UK’s Most Flooded Regions

We’ve all seen news reports of the horrific effects of flooding – and some of us have first-hand experience. As the water level rises, attempts to safeguard our homes are often fruitless, leading to water pouring under doors or into basements.

Flooded Valley

© Savo Ilic / Adobe Stock

The after-effects can be disastrous, with furniture, carpets, fixtures and fittings generally being completely ruined. Even if they dry out, they will still have to be replaced much of the time, as they can be left with a pungent smell, especially if foul water has surged into your home. Then comes the hassle of trying to sort out the mess via your insurer to make your home habitable again.

For some regions in the UK, the hassle and inconvenience of dealing with flood damage has been a regular occurrence at times of particularly heavy rainfall.


Whaley Bridge dam

People living in the UK’s most flooded regions suffer the full consequences after heavy rain. These include coastal regions and people living near rivers and floodplains. The most shocking case in recent history occurred at the beginning of August in Whaley Bridge, Derbyshire.

The town was evacuated amid fears that the dam surrounding Toddbrook Reservoir was going to burst due to floodwaters. The RAF was drafted in to help the rescue efforts and 400 tonnes of aggregate was brought in to try to divert the water away from residences.

Built in 1838, the dam holds 300 million gallons of water and when concrete panels partially collapsed on one side, residents were urged to vacate their homes immediately. Around 6,000 people evacuated amid fears that further rainfall would cause the dam to burst altogether and destroy everything in its wake.

Although the immediate threat has been alleviated and residents have been allowed to return home, the long-term future of the dam still hangs in the balance.


Storm Desmond

In the UK, we frequently suffer deluges, which cause water levels to rise rapidly in some areas in a very short time. Drains might flood, which then leads to surface water flooding, with extreme weather conditions causing rivers to burst their banks.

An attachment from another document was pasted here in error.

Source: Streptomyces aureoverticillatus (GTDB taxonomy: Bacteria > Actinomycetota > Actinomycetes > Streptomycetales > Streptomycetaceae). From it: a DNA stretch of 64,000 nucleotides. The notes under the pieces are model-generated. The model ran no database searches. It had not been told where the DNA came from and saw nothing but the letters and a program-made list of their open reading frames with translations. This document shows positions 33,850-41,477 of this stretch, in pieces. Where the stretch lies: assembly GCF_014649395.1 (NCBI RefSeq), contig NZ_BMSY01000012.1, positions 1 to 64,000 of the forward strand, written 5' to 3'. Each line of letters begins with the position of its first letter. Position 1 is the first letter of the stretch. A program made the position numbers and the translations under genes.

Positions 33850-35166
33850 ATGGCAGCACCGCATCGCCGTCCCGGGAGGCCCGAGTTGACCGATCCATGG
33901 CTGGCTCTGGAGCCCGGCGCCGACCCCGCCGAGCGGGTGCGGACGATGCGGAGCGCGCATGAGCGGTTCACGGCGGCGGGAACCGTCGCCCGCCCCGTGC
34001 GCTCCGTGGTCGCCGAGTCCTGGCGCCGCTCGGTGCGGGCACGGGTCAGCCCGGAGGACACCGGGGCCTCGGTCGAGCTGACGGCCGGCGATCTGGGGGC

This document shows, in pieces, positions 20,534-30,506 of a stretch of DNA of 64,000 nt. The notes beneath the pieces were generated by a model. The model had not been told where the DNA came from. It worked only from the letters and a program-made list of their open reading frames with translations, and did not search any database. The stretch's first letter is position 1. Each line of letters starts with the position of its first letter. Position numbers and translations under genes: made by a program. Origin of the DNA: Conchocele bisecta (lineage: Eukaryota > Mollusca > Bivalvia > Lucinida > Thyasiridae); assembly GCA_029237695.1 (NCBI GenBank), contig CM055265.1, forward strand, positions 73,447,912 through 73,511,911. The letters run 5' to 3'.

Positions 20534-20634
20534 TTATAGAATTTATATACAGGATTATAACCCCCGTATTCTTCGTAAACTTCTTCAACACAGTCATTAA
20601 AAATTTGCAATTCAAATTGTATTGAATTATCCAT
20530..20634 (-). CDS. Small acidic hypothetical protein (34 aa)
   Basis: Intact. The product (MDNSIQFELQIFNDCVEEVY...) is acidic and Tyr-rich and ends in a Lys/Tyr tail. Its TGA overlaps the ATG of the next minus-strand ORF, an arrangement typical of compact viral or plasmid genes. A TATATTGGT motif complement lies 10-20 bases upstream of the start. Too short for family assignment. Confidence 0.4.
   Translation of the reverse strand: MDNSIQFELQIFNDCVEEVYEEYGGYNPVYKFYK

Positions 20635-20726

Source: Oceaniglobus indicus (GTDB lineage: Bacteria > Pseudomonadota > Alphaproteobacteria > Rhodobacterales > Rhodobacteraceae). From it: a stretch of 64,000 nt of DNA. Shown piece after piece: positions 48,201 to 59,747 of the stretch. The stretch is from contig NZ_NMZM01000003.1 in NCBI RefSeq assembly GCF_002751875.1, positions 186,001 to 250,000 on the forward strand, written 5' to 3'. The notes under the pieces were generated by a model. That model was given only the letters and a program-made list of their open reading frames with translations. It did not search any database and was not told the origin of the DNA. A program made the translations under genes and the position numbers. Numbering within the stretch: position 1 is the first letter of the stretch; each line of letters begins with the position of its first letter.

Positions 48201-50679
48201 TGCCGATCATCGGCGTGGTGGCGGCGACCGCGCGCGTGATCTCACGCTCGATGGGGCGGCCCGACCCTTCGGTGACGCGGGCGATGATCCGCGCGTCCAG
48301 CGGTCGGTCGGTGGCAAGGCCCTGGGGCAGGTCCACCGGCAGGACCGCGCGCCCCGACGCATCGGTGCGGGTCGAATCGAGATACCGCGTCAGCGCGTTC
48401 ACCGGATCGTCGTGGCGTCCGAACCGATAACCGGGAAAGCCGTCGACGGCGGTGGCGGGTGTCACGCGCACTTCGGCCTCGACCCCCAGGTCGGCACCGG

Parts of the UK experienced this in 2015, when Storm Desmond struck, causing a record 34cm of rain to fall on the Cumbria area in just 24 hours. A scientific study claimed it was the worst flooding in the area in 600 years.

Research of the sediment in Bassenthwaite Lake revealed large sediment pieces had been deposited from nearby streams and hills. Thousands of businesses and homes were flooded, leaving an insurance bill of more than £1.3 billion!


Coastal flooding

Unfortunately, this is not the UK’s only vulnerable spot. The Environment Agency says around 5.9 million properties in England and Wales are at risk of flooding. They are mostly along the coast. In Wales in particular, coastal erosion is cited as worsening the risks.

Tidal flooding, especially in a century when sea levels are rising due to global warming, leads to the gradual destruction of sea defences. This means homes on the edge of the coast can be permanently lost to the sea.

Areas in the UK where this kind of flooding is common include Cornwall, parts of the east coast such as Hull, Peterborough and Great Yarmouth, and the Sussex and Kent coasts.


Riverside hazards

Riverside locations are at risk during wet weather, as tidal surges can come from the sea. Rivers can also burst their banks due to the rainfall, causing a double whammy. Areas at greater risk include Somerset, where flooding has been a regular occurrence.